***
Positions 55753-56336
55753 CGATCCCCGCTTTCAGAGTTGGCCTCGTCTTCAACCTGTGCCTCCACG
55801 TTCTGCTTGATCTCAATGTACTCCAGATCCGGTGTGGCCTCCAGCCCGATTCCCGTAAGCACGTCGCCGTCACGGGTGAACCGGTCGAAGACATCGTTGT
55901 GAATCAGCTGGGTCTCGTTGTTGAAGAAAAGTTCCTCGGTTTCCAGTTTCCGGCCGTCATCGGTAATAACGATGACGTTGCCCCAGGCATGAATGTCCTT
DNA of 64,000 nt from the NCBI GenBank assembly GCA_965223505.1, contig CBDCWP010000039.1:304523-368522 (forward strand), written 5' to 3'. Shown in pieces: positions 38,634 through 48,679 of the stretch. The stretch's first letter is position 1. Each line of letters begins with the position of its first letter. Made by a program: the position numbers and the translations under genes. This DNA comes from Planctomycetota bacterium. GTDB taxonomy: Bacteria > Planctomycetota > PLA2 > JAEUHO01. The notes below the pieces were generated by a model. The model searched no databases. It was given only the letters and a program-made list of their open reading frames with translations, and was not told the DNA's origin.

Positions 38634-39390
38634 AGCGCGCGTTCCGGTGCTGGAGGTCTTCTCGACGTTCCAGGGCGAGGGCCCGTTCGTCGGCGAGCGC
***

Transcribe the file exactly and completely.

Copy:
Positions 55753-56336
55753 CGATCCCCGCTTTCAGAGTTGGCCTCGTCTTCAACCTGTGCCTCCACG
55801 TTCTGCTTGATCTCAATGTACTCCAGATCCGGTGTGGCCTCCAGCCCGATTCCCGTAAGCACGTCGCCGTCACGGGTGAACCGGTCGAAGACATCGTTGT
55901 GAATCAGCTGGGTCTCGTTGTTGAAGAAAAGTTCCTCGGTTTCCAGTTTCCGGCCGTCATCGGTAATAACGATGACGTTGCCCCAGGCATGAATGTCCTT
DNA of 64,000 nt from the NCBI GenBank assembly GCA_965223505.1, contig CBDCWP010000039.1:304523-368522 (forward strand), written 5' to 3'. Shown in pieces: positions 38,634 through 48,679 of the stretch. The stretch's first letter is position 1. Each line of letters begins with the position of its first letter. Made by a program: the position numbers and the translations under genes. This DNA comes from Planctomycetota bacterium. GTDB taxonomy: Bacteria > Planctomycetota > PLA2 > JAEUHO01. The notes below the pieces were generated by a model. The model searched no databases. It was given only the letters and a program-made list of their open reading frames with translations, and was not told the DNA's origin.

Positions 38634-39390
38634 AGCGCGCGTTCCGGTGCTGGAGGTCTTCTCGACGTTCCAGGGCGAGGGCCCGTTCGTCGGCGAGCGC